I figured it might be good to write a bit about some of the cars we have owned in the past which we no longer own. Back in 2004 I’d started to stray from the path of old car righteousness and had started spending too much of my time messing with less worthy modern cars. This culminated in me coming over all fast and furious by 2005 when I took up drifting and ran in a couple of championships. I’ll admit I had a huge amount of tyre smoking fun throughout 2005 but back at home all my Datsuns sat forgotten. By the end of 2005, having spent every penny I had on hooning around sideways in a 200SX, I realised I needed to get down to some serious work and get my neglected old cars sorted. What I needed was something easy to ease me back into old car tinkering… an old car that already worked and that was on the road that i could just drive and enjoy to bring back the passion. And it so happened that my friend Jon came up with just the remedy needed to kick start my old car enthusiasm once more. A 1976 Datsun 160B (610).
When I was offered this 610 I didn’t hesitate to go for it. It was solid and more importantly, on the road. I have to admit, my relationship with this car didn’t get off to a flying start as it broke down several times on the way home from collecting it… alas a legacy of it having stood unused for many years. But with it’s low mileage, once a few minor problems were sorted, it drove nicely if a little lethargically, being only a 1.6.
By the summer, the Retro Cars event at Santa Pod loomed large on the calender… just the ticket for boosting ones enthusiasm for old motors. I’d missed this the year before due to it clashing with a drift championship round but I was determined to go this time and better still, I had the 610 to go in. But as the event drew near I began to feel the 610 needed a little something special… after all this event was held at a drag strip and I couldn’t really be taking it down the 1/4 mile with it’s stock 90hp (sae). So with little over a week to go before the event the 610 was driven into the workshop for a heart transplant.
What tempted me into doing an engine swap was simply the fact I had the SR20DET from the car I used for drifting the previous year just sat there in my workshop. It seemed a shame to have an SR20DET sat idle and I knew I had enough parts to install it. I already had an SR20DET fitting kit to suit a 510 which I’d previously bought from Maddat in Australia and it only took minor changes to make it suit a 610. I saved a little time by using the modified front cross-member from my 510, which has been altered to fit back to front, allowing fitment of an engine with a front sump. A Maddat steering cross-rod was fitted to clear the SR20 gearbox. The engine already had a few modifications including a larger throttle body from an SR20DE, a GT28R turbo with adjustable HKS wastegate and a lightweight chromoly flywheel. Once mounted a large front mounted intercooler was added along with an HKS dump pipe and a 2.5″ exhaust system. All the extra power was certain to break the stock diff so a welded R200 with 3.9:1 gears was fitted. Fours days after rolling it into the workshop, the engine was in and the car was ready for a test run. With no time to really do any major suspension work I had to settle for fitting a set of old lowering spring intended for a 510. These were a little too soft and sat the car a bit too low meaning I had a lot of negative camber on the rear. No doubt this would compromise traction which turned out to be the case on it’s first run. As it happened that test run was to be at the Retro Cars show where on it’s first run it ate a Saab 900 Turbo for breakfast…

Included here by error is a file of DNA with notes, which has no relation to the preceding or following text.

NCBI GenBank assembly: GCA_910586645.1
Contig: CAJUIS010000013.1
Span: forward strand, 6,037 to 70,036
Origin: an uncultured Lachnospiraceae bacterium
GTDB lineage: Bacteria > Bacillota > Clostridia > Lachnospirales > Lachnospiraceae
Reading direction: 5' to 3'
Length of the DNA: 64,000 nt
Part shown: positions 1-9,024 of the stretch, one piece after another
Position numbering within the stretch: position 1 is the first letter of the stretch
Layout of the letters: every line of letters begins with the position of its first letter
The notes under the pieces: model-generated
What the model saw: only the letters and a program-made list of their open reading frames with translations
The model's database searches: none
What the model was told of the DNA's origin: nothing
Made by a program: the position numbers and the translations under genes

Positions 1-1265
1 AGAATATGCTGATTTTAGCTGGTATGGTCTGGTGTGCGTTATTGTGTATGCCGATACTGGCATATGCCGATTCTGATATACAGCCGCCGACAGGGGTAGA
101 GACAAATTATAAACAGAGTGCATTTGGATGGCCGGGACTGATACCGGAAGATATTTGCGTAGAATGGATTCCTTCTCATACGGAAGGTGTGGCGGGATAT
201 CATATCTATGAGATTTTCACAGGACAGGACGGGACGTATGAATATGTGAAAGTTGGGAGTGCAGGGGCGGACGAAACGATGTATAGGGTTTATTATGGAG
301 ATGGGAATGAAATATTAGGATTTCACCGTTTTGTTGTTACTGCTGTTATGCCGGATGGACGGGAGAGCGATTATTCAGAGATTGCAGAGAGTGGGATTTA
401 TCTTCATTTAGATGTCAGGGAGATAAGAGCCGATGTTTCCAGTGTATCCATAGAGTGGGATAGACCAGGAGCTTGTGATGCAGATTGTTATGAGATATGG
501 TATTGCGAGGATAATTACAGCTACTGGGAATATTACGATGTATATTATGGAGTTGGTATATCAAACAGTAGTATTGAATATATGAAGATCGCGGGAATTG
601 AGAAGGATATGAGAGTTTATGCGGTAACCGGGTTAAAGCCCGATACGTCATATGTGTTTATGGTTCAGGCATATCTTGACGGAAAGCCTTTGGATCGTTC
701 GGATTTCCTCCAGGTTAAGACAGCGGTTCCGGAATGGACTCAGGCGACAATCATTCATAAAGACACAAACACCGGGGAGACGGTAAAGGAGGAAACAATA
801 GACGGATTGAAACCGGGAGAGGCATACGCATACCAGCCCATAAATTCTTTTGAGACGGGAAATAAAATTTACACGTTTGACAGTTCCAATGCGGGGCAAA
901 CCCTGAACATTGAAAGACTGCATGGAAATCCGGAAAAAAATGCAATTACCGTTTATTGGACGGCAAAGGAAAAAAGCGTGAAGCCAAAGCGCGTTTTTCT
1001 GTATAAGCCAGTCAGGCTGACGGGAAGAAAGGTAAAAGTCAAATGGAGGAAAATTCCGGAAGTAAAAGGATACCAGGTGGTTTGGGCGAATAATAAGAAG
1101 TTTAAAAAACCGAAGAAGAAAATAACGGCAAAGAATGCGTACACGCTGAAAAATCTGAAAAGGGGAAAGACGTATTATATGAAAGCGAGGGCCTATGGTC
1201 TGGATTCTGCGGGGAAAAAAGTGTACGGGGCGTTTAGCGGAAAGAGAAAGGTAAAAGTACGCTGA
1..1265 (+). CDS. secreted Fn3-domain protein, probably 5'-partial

13.32 was a pretty good result considering how little traction it had! The 60ft was nearly three tenths of a second which is pretty slow and it was very hard to make use of the power in 1st and 2nd gear but once into third it gripped and was gone! The acceleration at that point was insane! The run above wasn’t actually the first run of the day. The first run resulted in a rear driveshaft snapping but thankfully I managed to get a loan of another shaft which thankfully held out for the rest of the day with the car running in the 13’s. With the suspension sorted I could have seen an easy 12 second quarter from this car. Later, readings done with a G-tech Pro meter measured pretty consistent 0-60mph times of 4.6 seconds which would only improved with more work on the suspension and the use of good tyres. That’s a seriously quick road car for the money it cost to put together!
It was not to be though, as not long after the Retro Cars event, I parted with the 610. My good friends Dave and Julie, who are pretty keen on 610’s (they already had three) bought the car minus my SR20DET. Why did I part with it? Well, it had really served it’s purpose. The enthusiasm for messing about with old cars was well and truly back but I couldn’t help but think I should have been doing the work on my 510 rather than the 610 and having both modified in the same was seemed rather pointless. Having made up my mind it was going I removed my engine and replaced both rear quarters and the back panel (a future tech article methinks?) to eliminate the rust which had started there before letting the car go to Dave. He fitted his own SR and has since converted the suspension to coilovers all round and added a special fully adjustable rear suspension cross-member which I built for him. The brakes which were stock when I ran my SR are now huge vented discs all round with four pot calipers. Hopefully the car will be hitting the road later in 2008 or during 2009 when I’m sure you’ll be reading more about it here!